Test medium size (average diameter of figured specimens is 420 µm); trochospiral with inflated globose chambers and a lobate outline. Coiling is either sinistral or dextral with no preferred direction. Umbilical side is concave with closed umbilicus; spiral side is gently convex. Coiled with 2.5 to 3 whorls and usually 4 chambers in the last whorl. Chambers in the last whorl increase gradually in size, final chamber broader than high in both equatorial and axial view. Periphery is broadly rounded. The sutures are depressed between chambers of final whorl and slightly depressed or flush between early chambers on spiral side. Initial chambers have a dark-brown inner organic lining (Fig. 8.2). The wall is composed of angular quartz grains (up to 40 µm maximum dimension, mean 17.5 µm; Fig. 10) embedded in a matrix of finer quartz and with rare iron-oxide grains also present. Many of the larger quartz grains have flat surfaces tangentially aligned on the wall’s outer surface giving a moderately smooth finish. The aperture is a low arch that extends from the umbilicus to half to three-quarters of the way to the periphery at the base of the last chamber. A distinct narrow lip borders the aperture on its upper side.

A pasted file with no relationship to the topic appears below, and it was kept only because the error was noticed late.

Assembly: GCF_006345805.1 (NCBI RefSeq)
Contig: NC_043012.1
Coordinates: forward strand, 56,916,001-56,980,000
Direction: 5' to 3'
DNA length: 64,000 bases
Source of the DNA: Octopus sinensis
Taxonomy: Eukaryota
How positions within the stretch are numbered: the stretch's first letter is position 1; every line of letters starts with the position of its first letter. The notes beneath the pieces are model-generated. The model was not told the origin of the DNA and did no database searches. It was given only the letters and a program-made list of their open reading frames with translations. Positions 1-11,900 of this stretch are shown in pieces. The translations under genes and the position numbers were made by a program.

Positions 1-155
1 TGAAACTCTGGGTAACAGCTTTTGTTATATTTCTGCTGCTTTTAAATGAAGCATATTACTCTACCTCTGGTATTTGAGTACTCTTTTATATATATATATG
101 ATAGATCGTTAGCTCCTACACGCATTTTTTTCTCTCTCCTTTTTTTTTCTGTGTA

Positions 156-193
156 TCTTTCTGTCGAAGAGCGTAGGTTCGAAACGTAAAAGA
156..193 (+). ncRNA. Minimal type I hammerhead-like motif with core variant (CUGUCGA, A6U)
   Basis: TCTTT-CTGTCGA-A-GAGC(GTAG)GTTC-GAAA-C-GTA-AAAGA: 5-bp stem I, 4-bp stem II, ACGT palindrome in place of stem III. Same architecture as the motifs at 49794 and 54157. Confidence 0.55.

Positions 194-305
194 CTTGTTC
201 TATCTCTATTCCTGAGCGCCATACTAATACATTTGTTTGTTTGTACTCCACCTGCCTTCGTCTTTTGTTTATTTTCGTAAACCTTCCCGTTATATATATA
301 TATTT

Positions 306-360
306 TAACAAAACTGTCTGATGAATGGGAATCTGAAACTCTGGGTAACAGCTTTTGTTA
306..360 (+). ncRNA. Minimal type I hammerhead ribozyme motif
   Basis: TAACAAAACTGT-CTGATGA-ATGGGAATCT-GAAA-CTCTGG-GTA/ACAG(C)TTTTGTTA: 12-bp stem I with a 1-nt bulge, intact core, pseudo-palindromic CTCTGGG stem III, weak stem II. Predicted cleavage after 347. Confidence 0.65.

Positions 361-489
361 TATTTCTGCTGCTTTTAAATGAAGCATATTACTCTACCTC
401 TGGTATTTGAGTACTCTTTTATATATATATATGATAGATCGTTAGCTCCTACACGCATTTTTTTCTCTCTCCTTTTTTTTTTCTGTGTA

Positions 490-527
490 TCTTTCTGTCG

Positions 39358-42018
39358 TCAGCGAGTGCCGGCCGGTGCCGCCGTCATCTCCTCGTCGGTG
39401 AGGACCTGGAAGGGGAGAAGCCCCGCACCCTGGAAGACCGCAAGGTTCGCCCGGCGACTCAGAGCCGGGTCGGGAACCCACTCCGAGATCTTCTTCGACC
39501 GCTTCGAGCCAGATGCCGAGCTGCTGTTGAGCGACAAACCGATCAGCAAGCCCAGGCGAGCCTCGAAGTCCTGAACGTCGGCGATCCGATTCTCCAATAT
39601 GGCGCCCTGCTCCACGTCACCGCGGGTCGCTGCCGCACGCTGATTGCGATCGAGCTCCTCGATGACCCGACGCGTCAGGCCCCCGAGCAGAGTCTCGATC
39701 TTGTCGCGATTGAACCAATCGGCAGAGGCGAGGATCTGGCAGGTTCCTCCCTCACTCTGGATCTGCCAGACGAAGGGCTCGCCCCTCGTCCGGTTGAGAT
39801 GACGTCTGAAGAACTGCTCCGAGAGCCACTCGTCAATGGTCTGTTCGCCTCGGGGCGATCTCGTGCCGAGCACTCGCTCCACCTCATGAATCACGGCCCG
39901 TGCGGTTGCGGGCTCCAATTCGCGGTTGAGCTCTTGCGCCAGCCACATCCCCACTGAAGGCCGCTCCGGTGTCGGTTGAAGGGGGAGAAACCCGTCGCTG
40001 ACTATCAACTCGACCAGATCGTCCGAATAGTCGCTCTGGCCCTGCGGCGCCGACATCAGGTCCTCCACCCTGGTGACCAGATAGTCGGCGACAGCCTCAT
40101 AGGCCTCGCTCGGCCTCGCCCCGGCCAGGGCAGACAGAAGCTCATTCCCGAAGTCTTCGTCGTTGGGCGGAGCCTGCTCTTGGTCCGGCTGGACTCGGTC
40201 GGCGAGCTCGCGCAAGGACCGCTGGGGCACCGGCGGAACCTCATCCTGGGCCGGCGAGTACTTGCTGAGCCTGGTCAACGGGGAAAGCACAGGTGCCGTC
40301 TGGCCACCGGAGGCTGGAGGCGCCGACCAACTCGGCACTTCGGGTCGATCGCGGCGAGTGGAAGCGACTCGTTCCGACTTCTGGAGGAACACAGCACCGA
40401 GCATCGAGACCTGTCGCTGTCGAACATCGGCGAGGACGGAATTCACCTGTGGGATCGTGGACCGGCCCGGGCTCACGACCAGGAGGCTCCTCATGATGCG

Type level

Upper Holmwood Shale, upper Sakmarian, Lower Permian (Cisuralian). Type material extracted from a carbonate-mudstone nodule 50–60 m below the contact of the Holmwood Shale and the overlying High Cliff Sandstone (Fig. 1B).

Type locality

High Cliff, situated on the eastern side of the North Branch of the Irwin River (28.94785°S; 115.54700°E; Fig. 1A).

Remarks

The species differs from modern Trochammina inflata, the type for the genus, by fewer and more inflated chambers in the final whorl, a shallower more-closed umbilicus and a coarser wall texture. The earliest known species attributed to Trochammina is T. melhiConkin & Conkin (1964, p. 42, 43, holotype pl. 2, fig. 10; paratypes pl. 2, figs. 69, 11) from the Lower Mississippian, southwest Missouri. The type material of T. melhi was refigured by the Smithsonian National Museum of Natural History, Department of Paleobiology Collections, (https://collections.nmnh.si.edu/search/paleo/). Although it is poorly preserved, based on photographic re-illustrations of the holotype, T. melhi has a similar lobate outline to our new species and may have a similar four-chambered final whorl, although up to 7 chambers were described by Conkin & Conkin (1964). However, features on the umbilical side, including the aperture, are obscure on the American type. The Pennsylvanian T. arenosaCushman & Waters, 1927 (pl. 27, figs. 4a–c; USNM CC 7025) and T. grahamensisCushman & Waters, 1930 (pl. 6, figs. 8a–c; USNM CC 7163) are probably Trochamminopsis rather than Trochammina (see description of Trochamminopsis teicherti n. sp. given below).